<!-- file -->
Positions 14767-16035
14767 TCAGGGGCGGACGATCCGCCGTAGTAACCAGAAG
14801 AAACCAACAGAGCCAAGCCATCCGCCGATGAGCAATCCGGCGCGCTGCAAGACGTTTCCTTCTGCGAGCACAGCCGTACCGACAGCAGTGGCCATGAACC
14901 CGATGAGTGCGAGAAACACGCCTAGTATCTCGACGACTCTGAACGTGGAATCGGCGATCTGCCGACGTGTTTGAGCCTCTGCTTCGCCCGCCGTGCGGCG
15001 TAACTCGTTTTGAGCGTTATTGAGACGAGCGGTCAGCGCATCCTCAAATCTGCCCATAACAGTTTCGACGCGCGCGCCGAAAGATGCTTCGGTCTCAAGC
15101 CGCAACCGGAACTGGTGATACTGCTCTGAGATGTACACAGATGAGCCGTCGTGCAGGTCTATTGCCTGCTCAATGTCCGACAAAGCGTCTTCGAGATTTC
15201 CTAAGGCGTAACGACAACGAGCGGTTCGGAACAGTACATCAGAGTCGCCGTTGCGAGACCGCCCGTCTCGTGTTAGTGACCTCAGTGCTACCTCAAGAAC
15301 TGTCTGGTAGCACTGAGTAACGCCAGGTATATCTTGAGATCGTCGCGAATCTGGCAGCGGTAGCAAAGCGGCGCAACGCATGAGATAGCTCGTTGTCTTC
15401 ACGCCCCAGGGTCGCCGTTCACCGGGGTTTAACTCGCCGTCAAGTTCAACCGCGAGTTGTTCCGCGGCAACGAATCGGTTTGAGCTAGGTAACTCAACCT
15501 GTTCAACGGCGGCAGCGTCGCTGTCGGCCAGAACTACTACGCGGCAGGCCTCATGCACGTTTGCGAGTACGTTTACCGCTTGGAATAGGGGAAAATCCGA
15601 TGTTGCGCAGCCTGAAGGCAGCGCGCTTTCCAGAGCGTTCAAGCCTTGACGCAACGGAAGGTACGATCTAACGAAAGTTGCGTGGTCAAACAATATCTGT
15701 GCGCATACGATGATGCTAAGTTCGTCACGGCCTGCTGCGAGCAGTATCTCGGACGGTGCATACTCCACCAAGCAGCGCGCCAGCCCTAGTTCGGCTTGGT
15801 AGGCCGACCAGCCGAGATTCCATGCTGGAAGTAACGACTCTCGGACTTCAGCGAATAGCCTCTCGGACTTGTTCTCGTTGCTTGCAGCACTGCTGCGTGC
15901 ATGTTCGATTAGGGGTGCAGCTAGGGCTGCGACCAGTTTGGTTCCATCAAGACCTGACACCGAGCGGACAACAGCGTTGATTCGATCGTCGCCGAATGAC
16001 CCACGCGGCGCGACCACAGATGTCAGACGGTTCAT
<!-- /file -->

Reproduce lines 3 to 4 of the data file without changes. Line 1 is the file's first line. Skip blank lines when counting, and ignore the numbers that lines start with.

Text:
14801 AAACCAACAGAGCCAAGCCATCCGCCGATGAGCAATCCGGCGCGCTGCAAGACGTTTCCTTCTGCGAGCACAGCCGTACCGACAGCAGTGGCCATGAACC
14901 CGATGAGTGCGAGAAACACGCCTAGTATCTCGACGACTCTGAACGTGGAATCGGCGATCTGCCGACGTGTTTGAGCCTCTGCTTCGCCCGCCGTGCGGCG